Needs‐based grant programs are intergovernmental fiscal transfer systems that tie grant dollars to the needs of the grantees as determined by objective indicators. Although performance improvement is not an explicit goal of such grants, the associated awards could work as incentives for grantees to meet the grant criteria. In other words, it might be the case that grantees seek to improve their performance to fulfill the criteria, even though the grant‐makers intended such grants to support the existing operational needs of the grantees.
In a recent study published in Public Budgeting and Finance, Obed Pasha and Ted Poister tests these assertions in the context of the small transit intensive cities (STIC) grant that was established as a needs‐based grant system by the federal government to support small local transit agencies operating with unusually high service demands.
STIC grants are a needs-based grant for small transit agencies with service area populations under 200,000. Grants are awarded under this program if a transit agency meets the average performance threshold of transit agencies in larger urban areas on one or more of the following six indicators:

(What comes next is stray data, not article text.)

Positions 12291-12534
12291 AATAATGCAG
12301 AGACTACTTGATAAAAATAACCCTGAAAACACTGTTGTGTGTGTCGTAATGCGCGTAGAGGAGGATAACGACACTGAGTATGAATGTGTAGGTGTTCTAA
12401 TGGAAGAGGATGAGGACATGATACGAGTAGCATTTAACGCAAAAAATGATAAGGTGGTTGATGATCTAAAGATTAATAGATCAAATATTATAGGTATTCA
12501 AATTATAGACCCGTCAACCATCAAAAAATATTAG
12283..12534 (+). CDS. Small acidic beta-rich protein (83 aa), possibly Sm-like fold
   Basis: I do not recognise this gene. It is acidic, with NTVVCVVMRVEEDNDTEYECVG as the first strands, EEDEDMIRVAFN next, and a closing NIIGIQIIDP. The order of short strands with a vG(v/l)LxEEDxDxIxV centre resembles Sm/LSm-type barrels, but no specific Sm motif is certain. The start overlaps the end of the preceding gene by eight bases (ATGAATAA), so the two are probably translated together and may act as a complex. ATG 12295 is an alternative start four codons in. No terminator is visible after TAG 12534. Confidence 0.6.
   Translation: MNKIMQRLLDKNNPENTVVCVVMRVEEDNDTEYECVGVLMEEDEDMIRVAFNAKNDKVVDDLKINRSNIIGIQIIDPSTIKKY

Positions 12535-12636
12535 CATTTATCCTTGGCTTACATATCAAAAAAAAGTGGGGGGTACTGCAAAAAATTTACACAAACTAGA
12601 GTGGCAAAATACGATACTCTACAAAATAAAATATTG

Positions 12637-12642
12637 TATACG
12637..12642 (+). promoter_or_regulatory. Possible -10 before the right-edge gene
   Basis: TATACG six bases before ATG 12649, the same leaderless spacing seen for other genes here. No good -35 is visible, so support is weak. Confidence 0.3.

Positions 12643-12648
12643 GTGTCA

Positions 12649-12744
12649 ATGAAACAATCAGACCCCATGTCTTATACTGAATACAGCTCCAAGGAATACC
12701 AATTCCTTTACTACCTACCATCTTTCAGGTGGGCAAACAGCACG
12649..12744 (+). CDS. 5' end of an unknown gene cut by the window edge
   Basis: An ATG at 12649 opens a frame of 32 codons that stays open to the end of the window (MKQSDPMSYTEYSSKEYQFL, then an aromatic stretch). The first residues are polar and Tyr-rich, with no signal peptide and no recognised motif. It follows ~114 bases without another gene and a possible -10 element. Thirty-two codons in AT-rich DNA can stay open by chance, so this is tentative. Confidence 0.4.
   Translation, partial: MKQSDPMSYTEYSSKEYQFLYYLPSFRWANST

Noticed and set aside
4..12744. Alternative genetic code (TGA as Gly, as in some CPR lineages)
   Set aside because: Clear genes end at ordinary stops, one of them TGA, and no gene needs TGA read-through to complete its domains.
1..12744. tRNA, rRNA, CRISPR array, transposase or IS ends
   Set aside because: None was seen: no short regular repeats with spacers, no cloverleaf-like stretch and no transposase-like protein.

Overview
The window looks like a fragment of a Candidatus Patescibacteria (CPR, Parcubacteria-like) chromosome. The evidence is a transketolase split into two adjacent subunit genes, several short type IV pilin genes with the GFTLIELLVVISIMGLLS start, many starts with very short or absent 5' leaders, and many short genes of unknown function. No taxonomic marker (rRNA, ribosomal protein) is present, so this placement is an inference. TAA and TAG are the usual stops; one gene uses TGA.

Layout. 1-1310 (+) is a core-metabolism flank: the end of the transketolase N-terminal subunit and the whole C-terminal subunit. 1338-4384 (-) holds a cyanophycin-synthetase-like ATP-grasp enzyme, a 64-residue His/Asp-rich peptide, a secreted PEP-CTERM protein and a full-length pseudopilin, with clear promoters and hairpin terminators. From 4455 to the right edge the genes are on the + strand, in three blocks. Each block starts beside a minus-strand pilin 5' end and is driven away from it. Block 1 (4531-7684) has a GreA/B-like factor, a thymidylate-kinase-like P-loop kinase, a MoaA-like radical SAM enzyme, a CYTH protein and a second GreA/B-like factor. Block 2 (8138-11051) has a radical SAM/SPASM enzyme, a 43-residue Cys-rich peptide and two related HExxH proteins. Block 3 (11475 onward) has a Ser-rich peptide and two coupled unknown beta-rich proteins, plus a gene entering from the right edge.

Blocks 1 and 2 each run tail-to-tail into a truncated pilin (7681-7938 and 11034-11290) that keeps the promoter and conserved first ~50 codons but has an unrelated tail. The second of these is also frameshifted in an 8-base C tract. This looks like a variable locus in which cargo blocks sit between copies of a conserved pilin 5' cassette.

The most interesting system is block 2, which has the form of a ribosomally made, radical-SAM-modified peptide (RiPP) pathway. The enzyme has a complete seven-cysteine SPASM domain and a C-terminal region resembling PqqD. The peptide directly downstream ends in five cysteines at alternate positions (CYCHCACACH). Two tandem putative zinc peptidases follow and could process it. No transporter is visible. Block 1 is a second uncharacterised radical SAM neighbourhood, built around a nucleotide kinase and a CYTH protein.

(1) revenue hours per capita;
(2) revenue miles per capita;
(3) unlinked passenger trips per capita;
(4) passenger miles per capita;
(5) passenger miles per revenue hour; or
(6) passenger miles per revenue mile.
The study analyzes the performance of 290 transit agencies over 17 years. Even though it is not necessarily the intent of the program to increase the performance of transit agencies (but rather, to support existing transit needs), the empirical findings show that the access conditions of the STIC grant provide an incentive for improving grantee performance, at least on the indicators which are more amenable to control (service provision and utilization).
Read the entire paper:
Obed Pasha Theodore H. Poister. 2020. Can Needs‐Based Grants Improve Local Transit Performance? Varying Effects by Level of Control. Public Budgeting and Finance 40 (2), Summer 2020: pages 3-19.